Luke 15:14-19, (Part two of four)
14 And when he had spent everything, a severe famine arose in that country, and he began to be in need. 15 So he went and hired himself out to[a] one of the citizens of that country, who sent him into his fields to feed pigs. 16 And he was longing to be fed with the pods that the pigs ate, and no one gave him anything.
17 “But when he came to himself, he said, ‘How many of my father’s hired servants have more than enough bread, but I perish here with hunger! 18 I will arise and go to my father, and I will say to him, “Father, I have sinned against heaven and before you. 19 I am no longer worthy to be called your son. Treat me as one of your hired servants.”’
“The hearts of the sons of mankind are full of evil, and insanity is in their hearts throughout their lives.”
Insanity is an irrational belief in something that isn’t true; it’s a severely disordered state of the mind, often sometimes even a form of psychosis. This is how the world operates. It’s part of a deep confusion that doesn’t accept the reality of God. It has taken up the darkness repeatedly, so it walks in darkness now, a chosen blindness that can’t see the realities of the gospel.
“In their case, the god of this age has blinded the minds of unbelievers to keep them from seeing the light of the gospel of the glory of Christ.”
2 Corinthians 4:4
The youngest son demanded his share of the inheritance immediately. This was unheard of, one would never done this in biblical times–it was as if the father was already dead. The youngest son insisted on his share, without question. He wanted everything that was coming to him. The insanity of sin is that it causes darkness; it grows into madness.
However, the prodigal is never judged by the father.
One of more amazing facts is the son was never corrected for his irrational behavior. Perhaps the father knew what would happen to him, and rested in that understanding. The younger son would learn the hard way. The father understood, but being a father isn’t always easy.
The son spent it all, everything that had been given to him. There was nothing left. He was hungry–starving, but he didn’t have a penny to buy bread, in this passage we see that he took a job with the local pig-keeper–and a good Jewish boy would never have dreamed that this was his destiny.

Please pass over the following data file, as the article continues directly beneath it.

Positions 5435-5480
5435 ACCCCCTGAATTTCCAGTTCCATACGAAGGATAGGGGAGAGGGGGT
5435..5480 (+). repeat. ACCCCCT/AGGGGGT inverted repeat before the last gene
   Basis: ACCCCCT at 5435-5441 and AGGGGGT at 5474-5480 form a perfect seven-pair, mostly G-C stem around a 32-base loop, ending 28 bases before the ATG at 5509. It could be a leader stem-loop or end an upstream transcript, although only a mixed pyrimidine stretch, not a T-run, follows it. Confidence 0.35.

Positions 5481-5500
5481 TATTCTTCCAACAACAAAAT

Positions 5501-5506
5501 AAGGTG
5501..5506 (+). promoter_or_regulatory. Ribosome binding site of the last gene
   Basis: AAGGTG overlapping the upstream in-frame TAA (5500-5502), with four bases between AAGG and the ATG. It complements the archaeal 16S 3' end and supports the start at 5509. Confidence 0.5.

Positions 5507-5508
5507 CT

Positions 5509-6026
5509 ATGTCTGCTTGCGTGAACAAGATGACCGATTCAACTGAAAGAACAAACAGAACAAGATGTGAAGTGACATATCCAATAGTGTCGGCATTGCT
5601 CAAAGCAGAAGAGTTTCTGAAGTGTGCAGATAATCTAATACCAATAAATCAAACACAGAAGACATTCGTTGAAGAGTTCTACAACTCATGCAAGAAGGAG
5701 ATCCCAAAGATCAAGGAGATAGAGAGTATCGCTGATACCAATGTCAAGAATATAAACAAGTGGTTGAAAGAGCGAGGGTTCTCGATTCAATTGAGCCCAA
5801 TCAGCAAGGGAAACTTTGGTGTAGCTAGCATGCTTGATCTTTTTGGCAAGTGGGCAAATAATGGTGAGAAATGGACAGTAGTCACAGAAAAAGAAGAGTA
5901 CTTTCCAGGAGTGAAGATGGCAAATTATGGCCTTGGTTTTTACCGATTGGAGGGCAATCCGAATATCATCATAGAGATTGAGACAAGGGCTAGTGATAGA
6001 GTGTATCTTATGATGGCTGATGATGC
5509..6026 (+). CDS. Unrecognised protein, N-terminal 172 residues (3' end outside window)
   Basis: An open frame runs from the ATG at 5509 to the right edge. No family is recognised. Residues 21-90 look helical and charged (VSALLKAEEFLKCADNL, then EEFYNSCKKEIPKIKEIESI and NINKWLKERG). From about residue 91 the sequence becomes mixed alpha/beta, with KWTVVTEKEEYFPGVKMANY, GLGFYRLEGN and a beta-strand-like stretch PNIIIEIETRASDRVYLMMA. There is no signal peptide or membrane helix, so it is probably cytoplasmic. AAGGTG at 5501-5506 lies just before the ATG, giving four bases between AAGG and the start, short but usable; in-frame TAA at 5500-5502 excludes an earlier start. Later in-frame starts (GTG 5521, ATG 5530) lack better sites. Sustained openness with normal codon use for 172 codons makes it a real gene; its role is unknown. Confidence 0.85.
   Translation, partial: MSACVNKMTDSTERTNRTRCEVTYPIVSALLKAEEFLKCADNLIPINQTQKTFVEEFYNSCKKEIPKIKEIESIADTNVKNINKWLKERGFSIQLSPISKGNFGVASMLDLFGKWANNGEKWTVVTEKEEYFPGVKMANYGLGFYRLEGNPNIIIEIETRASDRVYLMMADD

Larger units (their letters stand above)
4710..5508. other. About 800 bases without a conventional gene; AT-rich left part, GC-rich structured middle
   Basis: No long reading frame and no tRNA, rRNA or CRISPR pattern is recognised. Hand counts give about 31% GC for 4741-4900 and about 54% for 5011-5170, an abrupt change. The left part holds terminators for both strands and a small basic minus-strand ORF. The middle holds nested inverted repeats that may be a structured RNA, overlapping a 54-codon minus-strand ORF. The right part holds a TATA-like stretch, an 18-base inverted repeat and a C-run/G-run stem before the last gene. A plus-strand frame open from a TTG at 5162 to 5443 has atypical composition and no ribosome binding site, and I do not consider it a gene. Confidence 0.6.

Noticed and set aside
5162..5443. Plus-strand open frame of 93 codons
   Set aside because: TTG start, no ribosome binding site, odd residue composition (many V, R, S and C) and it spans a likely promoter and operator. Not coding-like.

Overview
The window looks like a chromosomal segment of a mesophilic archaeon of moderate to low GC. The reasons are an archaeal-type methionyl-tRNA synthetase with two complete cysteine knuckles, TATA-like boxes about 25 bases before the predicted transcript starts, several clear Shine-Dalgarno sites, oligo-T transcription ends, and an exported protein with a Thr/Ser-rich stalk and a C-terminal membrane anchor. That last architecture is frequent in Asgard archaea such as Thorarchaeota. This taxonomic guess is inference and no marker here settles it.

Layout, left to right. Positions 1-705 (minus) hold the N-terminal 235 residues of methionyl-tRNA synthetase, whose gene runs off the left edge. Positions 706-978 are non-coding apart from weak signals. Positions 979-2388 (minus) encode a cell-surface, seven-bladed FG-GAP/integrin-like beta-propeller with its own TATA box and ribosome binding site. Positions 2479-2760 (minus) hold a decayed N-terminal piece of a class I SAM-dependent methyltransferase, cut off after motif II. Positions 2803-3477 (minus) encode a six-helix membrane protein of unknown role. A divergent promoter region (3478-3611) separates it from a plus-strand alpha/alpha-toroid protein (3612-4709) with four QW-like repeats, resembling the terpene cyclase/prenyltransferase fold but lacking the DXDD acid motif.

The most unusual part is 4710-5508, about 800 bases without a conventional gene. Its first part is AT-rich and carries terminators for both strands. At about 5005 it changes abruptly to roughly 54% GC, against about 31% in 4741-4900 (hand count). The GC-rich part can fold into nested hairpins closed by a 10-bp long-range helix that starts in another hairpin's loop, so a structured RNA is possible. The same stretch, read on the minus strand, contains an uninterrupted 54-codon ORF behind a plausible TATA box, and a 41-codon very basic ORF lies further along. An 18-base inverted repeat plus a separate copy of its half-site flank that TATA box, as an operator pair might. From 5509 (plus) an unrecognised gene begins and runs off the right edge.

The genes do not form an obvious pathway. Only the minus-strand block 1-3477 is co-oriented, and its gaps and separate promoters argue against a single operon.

Hunger had done its work.
If you’ve ever gone hungry for any length of time, you know what that means. The scripture tells us, “he came to his senses.” He suddenly realizes that even the father’s servants have more than he has. He choses to leave the pigs, and return home to his father.
“Father, I have sinned.” and with this truth he finally understands.
He realizes that his disobedience has led him into a big fat lie. He has betrayed his father, and we start to grip this thought, we immediately realize that every cent he had bought booze and whores. He has nothing–maybe less than nothing. And he’s starving and quite willing to eat the pig’s food.
All of this rolls over him, and he finally connects with reality.
The prodigal finally gets it. He must return to the father, even if he becomes a slave. (Even they if he finds food to eat.) He has less than nothing–the choice he makes is obvious. He’ll return, even if it means servitude to his father. At least, his hunger pains will not be an issue.
That’s the insanity of sin.
It develops and we see it in Jesus’ story. If we’re irrational, we’ve left behind the reasonable, and we’ve embraced lies. He does exist, or so we’ll try to convince ourselves. And yet we continue, over and over, to want the false, over the truth, and the question is why? Could it be, that sin has altered our thinking?
The son is no longer walking in deception–he finally gets it. He understands, to be the slave of his father is something that’s worth it all. To be rescued from the pigs is what he can only dream about.
He leaves the darkness and chooses to step into the light.